Old Sports Dude: An American Love Story: Maternity Clothes, White Shoes, and Horses

In the fall of my senior year in high school, I was 17, thought I was in love, and was absolutely as stupid as dirt. Hope this helps explain a lot of what you are about to read.

Most people in Winston County have long forgotten about the 1975 Christmas Parade, but I am not one of them.

Months earlier, my best friend introduced me to a young woman he thought was the cutest girl he had ever seen. Very soon he convinced me of this fact, so I began to court her myself. Believe me, it’s not very healthy for a friendship.

There was quite a battle for his attention that it was obvious I was losing, which led me to take some desperate action. While I’ve never been what you would call good looking, absolutely uncool, and have no athletic bones in my body, I would do absolutely “just about anything” to attract attention. That deadly trait certainly raised its head in October of that year.

I noticed that organizations and businesses were starting to register to participate in the upcoming Christmas Parade. I’m not sure what kind of concussion protocol I was in when I decided the best way for my young wife was to walk into the parade myself and show her how far I would go to attract. His attention.

My mom happened to own a fabric store in town, so I convinced her to be one of my co-sponsors. That would have been harmless enough, until I convinced the owner of the store next to her to sponsor me as well. The problem was, it was a maternity store.

So my big project was to enter the parade dressed as a pregnant woman, thus representing both the fabric store and the maternity store.

At this point, it would have been really nice if someone had told me off about this, but alas, that didn’t happen.

It soon became very clear that even though the parade directors could not ban my entry into the event, they could show their disfavour.

When the fateful day arrived and we started lining up on East Main Street to begin our walk through downtown, I arrived to find my assigned seat in the parade.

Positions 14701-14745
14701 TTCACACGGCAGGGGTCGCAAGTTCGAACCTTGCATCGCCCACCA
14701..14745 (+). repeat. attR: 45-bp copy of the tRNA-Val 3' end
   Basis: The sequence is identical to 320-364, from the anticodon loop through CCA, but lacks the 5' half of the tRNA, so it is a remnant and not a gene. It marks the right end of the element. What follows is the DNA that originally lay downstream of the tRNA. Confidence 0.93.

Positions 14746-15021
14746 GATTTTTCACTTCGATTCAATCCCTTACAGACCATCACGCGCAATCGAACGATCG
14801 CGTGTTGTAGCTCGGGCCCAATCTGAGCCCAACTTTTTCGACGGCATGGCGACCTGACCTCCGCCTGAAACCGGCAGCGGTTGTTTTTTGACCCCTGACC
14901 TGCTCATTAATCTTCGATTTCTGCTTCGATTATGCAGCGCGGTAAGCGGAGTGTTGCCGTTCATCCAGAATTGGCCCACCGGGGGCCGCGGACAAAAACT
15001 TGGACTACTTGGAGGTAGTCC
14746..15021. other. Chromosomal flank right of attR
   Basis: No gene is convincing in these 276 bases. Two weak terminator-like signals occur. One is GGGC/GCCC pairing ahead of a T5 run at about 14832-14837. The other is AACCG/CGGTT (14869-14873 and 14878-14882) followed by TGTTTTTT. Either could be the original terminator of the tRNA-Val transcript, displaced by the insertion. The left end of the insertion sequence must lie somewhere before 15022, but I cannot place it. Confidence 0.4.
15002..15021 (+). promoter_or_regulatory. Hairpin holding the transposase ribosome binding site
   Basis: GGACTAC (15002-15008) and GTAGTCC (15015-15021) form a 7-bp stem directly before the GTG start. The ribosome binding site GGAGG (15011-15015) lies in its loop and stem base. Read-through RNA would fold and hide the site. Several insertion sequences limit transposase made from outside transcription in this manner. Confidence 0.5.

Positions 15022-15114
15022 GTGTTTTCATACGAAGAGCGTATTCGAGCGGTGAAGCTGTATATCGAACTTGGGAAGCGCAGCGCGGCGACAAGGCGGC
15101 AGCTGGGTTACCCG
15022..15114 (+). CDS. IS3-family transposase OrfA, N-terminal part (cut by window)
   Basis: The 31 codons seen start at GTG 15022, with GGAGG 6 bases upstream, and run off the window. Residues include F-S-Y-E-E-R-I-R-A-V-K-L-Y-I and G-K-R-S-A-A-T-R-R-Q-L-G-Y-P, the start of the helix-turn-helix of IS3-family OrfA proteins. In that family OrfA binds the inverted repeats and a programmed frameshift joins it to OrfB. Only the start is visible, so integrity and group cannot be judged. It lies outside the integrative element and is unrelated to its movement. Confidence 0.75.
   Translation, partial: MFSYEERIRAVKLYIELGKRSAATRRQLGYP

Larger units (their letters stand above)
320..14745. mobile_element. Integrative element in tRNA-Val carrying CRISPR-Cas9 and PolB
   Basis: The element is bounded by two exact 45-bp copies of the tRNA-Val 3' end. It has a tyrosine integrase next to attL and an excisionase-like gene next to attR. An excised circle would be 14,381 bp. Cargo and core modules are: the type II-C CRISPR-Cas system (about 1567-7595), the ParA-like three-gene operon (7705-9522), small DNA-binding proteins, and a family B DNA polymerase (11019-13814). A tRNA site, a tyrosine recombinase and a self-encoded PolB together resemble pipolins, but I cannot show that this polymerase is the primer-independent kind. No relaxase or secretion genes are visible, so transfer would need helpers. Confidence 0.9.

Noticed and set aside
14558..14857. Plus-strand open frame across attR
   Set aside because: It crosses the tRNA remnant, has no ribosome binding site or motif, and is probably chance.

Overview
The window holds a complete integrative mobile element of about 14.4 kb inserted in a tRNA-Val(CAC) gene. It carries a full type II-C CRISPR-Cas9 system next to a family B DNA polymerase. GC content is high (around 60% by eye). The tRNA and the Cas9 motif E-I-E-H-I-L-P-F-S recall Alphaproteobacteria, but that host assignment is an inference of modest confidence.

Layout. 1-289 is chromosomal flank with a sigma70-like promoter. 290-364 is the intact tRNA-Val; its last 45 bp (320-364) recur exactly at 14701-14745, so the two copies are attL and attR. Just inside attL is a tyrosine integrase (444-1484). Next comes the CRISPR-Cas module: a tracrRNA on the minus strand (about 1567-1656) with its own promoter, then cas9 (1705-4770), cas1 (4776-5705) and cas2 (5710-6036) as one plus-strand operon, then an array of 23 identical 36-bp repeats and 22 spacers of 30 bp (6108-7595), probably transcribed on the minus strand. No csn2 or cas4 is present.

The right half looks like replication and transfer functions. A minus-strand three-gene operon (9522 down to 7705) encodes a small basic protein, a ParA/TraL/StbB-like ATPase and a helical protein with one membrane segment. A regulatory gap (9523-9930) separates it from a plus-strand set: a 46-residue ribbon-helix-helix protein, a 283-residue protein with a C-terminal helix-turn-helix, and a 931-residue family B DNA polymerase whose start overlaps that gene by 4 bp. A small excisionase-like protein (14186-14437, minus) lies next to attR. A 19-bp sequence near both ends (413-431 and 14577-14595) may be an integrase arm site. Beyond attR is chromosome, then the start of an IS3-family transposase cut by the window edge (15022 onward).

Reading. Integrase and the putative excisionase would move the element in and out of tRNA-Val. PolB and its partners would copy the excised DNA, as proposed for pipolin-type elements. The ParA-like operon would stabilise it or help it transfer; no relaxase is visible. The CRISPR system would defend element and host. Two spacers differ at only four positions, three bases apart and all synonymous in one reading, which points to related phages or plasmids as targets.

Would I be placed right in front of Santa Claus? How about right behind the tank at Taylor Machine Works or Georgia Pacific, two of the city’s biggest companies? Maybe I would lead the marching band up the hill, past the monument, and among the hundreds of people who gathered every year to watch the parade.

Before I reveal where I was placed in the parade, there are a few things worth highlighting. One, while I was in a maternity gown with the baby (pillow, of course) firmly tucked into its place, there was no way I was squeezing my 13-foot height into women’s shoes. So my only choice was my best white Sunday dress shoes.

Second, as many of the people in the parade were riding in the backs of convertibles, or at least a pickup truck, I was walking.

So it was decided by superiors – purely by accident I’m sure – that I would walk behind…. Horses. Let me highlight a few things that have just been revealed to you: I was walking in white shoes: dressed as a pregnant woman; BEHIND the horses.

This was the moment when a more rational person would have said forget the $ 10 entrance fee, I’m leaving. Not me. I had a heart to win and a group of horses with bad bowel habits weren’t going to be a deterrent.

At the start of the parade, even I began to wonder if I had made a terrible mistake. We made our way to the Post Office, past the Judges Platform, and over the hill on Main Street just level with the monument that still stands to this day in the middle of the intersection of Main and Columbus Avenue.

You could hear the sound of the band, the Christmas music, the laughter of the children and the impatient (pun intended) buzz of the crowd… until I appeared.

Suddenly there was silence. Maybe it wasn’t really quiet, but it seemed to be. Every freckle on my face started to fade as I started to realize that maybe it wasn’t a great idea after all.

I realized I had to do something. Many apparently thought that I was actually a pregnant teenager, which really wasn’t a good idea for a Christmas float, especially in 1975. So my instincts kicked in. I put my hands under my “baby” and started moving it. , drawing out bursts of laughter from those who lined the street as we passed.

I started to think, “This can actually work.” As I slowly walked down Main Street, my eyes began to scan the crowds for that “special girl” who I knew would be standing right outside the Ben Franklin store. There were 10 people lined up in places, but I just had to make sure she saw me.

As we got closer, I started to meander to this side of the street and finally saw his face. She stood there with a shocked look on her face, holding my best friend’s hand.

I had this baby right in the middle of Main Street.

Austin Bishop, aka The Old Sports Dude, has covered high school, college, amateur and professional sports since 1975. He is currently pastor of the Great Commission Assembly of God in Philadelphia, Mississippi. He can be contacted by email at starsportsboss @ yahoo. com.

Elizabeth J. Harless